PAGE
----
Odessa, Ukraine: Food & Attractions Tour

As my final day in Ukraine slowly came to a close, I set out on one last food adventure before starting the journey home to Miami. Come with me as I check out some local attractions and enjoy some delicious Ukrainian bar food at a 137-year-old tavern in Odessa, Ukraine!

My guide Natasha from Tours by Locals and I started our evening in the central part of Odessa. It was a bright, sunny afternoon; a far cry from the rainy and overcast conditions we’d had the past couple of days.

The fountain in front of the Odessa National Academic Theatre of Opera and Ballet.

Exploring Odessa

The first attraction we saw was the Odessa National Academic Theatre of Opera and Ballet, which was built by an architect from St. Petersburg. It opened in 1810 and was built in the Vienna Baroque style, but burned down in 1873.

The Odessa National Academic Theatre of Opera and Ballet in Odessa, Ukraine.

The current building was rebuilt in 1887 and has been renovated several times since. It looked identical to the opera house in Vienna. Nearby is a huge fountain where people were gathering. It was beautiful!

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We continued on toward the Odessa City Hall at the intersections of Prymorskyi Blvd., Chaikovskogo Lane, and Pushkinska Street. Atop the building are statues of figures that represent day and night. Below them is a clock that chimes every hour and half-hour. Right in front of the city hall is the Monument to Alexander Pushkin.

The statues and Ukrainian flag atop city hall in Odessa, Ukraine.

Prymorskyi Boulevard is a pedestrian area shaded by lots of trees by the port. It reminded me of the Sea Garden in Varna, Bulgaria, which I visited back in 2013.

An artist showing off her work on Prymorskyi Boulevard.

It’s a beautiful recreational spot in the city that features lots of statues and gardens. There was a woman there spray painting some beautiful pictures, and lots of couples dancing to some music!

The Plexiglas-covered cutout on Prymorskyi Boulevard displaying ancient artifacts.

There’s a section of the street covered by Plexiglas that shows the historical nature of the city. It’s like a small archaeological site where they’ve found Greek amphoras, Greek coins, stone tools, and more! The Greeks actually founded Odessa roughly 2,500 years ago but didn’t stay.

Potemkin Stairs & Vorontsov Palace

The Potemkin Stairs in Odessa, Ukraine.

From there, we arrived back at the Potemkin Stairs, a set of 192 stone steps built in 1841 that lead down to the port area. You can walk up or down them, or you can ride the funicular. There are lots of craft vendors and people out enjoying them!

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Then, we headed over to Vorontsov Palace and the Colonnade of Vorontsov Palace, where we got some great views of the Odessa Commercial Sea Port. The palace dates back to the mid-19th century and is now open to the public.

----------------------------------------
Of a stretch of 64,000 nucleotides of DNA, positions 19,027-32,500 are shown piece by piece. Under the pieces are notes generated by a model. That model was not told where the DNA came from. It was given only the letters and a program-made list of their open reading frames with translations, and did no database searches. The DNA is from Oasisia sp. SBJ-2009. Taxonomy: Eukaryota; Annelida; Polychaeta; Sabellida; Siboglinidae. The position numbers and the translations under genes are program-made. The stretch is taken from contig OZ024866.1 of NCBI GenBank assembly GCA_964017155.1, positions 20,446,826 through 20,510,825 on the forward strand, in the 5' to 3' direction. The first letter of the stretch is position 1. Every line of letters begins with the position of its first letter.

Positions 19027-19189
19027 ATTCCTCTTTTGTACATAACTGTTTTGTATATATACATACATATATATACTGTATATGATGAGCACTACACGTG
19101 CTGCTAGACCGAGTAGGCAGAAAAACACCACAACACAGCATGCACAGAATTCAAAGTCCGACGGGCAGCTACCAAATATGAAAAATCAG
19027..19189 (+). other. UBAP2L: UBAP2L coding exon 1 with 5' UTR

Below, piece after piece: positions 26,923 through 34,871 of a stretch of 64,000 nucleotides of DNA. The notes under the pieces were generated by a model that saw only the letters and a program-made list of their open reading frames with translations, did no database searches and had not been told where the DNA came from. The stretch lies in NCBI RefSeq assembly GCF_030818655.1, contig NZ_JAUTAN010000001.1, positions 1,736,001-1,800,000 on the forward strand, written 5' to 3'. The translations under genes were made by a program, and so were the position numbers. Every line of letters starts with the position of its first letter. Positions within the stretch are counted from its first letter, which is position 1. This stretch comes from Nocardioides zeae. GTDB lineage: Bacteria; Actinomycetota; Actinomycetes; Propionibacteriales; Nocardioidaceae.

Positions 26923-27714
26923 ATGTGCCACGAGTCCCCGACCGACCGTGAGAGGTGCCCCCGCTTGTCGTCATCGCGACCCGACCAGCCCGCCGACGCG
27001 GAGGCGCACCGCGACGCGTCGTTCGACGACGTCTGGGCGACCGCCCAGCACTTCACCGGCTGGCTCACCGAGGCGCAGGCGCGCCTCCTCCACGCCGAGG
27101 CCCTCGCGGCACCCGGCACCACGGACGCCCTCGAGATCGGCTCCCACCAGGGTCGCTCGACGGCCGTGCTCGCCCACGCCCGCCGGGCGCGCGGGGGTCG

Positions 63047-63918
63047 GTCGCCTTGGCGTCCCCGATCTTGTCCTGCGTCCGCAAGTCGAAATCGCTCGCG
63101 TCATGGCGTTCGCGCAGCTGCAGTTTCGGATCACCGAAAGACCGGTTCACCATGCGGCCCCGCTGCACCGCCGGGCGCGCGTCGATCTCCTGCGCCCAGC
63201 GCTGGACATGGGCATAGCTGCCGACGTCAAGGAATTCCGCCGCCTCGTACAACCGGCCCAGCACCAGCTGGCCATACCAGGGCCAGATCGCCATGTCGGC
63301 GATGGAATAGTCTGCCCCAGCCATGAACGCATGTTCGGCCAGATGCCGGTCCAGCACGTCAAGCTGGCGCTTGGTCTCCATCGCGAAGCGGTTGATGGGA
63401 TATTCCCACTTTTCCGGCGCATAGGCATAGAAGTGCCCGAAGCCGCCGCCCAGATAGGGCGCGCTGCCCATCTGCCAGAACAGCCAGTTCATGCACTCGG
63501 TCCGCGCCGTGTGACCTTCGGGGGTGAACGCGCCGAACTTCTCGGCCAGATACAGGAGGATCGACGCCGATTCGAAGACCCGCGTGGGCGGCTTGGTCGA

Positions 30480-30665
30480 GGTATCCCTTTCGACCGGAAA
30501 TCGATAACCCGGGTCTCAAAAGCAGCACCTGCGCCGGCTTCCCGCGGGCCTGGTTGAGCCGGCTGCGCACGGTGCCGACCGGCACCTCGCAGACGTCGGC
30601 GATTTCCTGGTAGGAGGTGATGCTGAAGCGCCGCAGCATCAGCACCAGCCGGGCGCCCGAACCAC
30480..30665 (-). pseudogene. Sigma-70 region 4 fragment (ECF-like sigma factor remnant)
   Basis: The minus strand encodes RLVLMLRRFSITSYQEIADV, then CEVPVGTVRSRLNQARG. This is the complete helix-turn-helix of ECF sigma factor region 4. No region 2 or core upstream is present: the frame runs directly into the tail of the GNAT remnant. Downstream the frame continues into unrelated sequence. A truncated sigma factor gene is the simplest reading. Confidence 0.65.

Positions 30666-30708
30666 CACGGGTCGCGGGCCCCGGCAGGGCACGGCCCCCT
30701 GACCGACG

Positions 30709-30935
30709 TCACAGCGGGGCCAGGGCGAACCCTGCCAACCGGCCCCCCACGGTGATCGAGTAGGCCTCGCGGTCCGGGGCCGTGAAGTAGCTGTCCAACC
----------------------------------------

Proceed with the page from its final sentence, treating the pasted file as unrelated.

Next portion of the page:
The Colonnade of Vorontsov Palace near the seaport in Odessa, Ukraine.

Leading away from the palace is Tioschin Bridge, also known as Mother-In-Law Bridge, a pedestrian bridge built over a ravine close to the port. Near the bridge is a big display full of love locks. They used to be on the bridge, but they started to cause the bridge to sink!

The love locks on Tioschin Bridge in Odessa, Ukraine.

From there, we walked to Derybasivska Street, the main pedestrian street in Odessa. Along it are lots of restaurants, bars, and coffee shops. There were people playing instruments and lots of people out.


The interior of Gambrinus Tavern on Derybasivska Street.

We’d be having dinner at Gambrinus, an underground stone cellar-like tavern that has been around since 1883. Local musicians play there, and they sell lots of popular beers as well as their own beers. Gambrinus also sells Ukrainian tavern food and is an Odessa attractions in itself! I tried a lager with some croutons. The lager was malty and different from an ordinary lager!

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You can buy your glass for 250 hryvnia, or about $10 USD. They also have cognac and brandy. I ordered a platter of fried goatfish and fried gobies for 250 hryvnia/$10 USD.

The Meal

You take the head off the goatfish, remove the spine, and dive in. It was so meaty and the tartar sauce was perfect with it! There were lots of bones, but it was so tasty! It was perfectly fried!

Fried goatfish and gobies at Gambrinus Tavern.

The gobies were smaller and you can eat them whole, but you have to chew them carefully to break down the bones. I enjoyed a delicious amber ale with it! I couldn’t get enough of this incredible seafood. The goatfish were so unique and flavorful!

Waitress carrying food at Gambrinus.

Next, they brought me an assorted platter containing a large pretzel, ribs, onion rings, French fries, chicken wings, and fish balls. I also had some vorschmack, which is a type of minced fish paste, with rye bread.

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The pork ribs were incredible and had a sauce that reminded me of Chinese pork ribs. I also loved the onion rings with the tartar sauce, as well as the tender chicken wings. I also loved the crunchy fish balls with the tartar sauce! The vorschmack was creamy and smooth. But by the time I got to it, I was full!

Ukrainian pork ribs and onion rings at Gambrinus.

I hope you liked coming with me on my Ukrainian tavern food adventure and seeing the attractions in Odessa, Ukraine! If you did, please give this video a thumbs up and leave a comment below. Also, please subscribe to my YouTube channel and click the notification bell so you don’t miss any of my travel/food adventures around the world!

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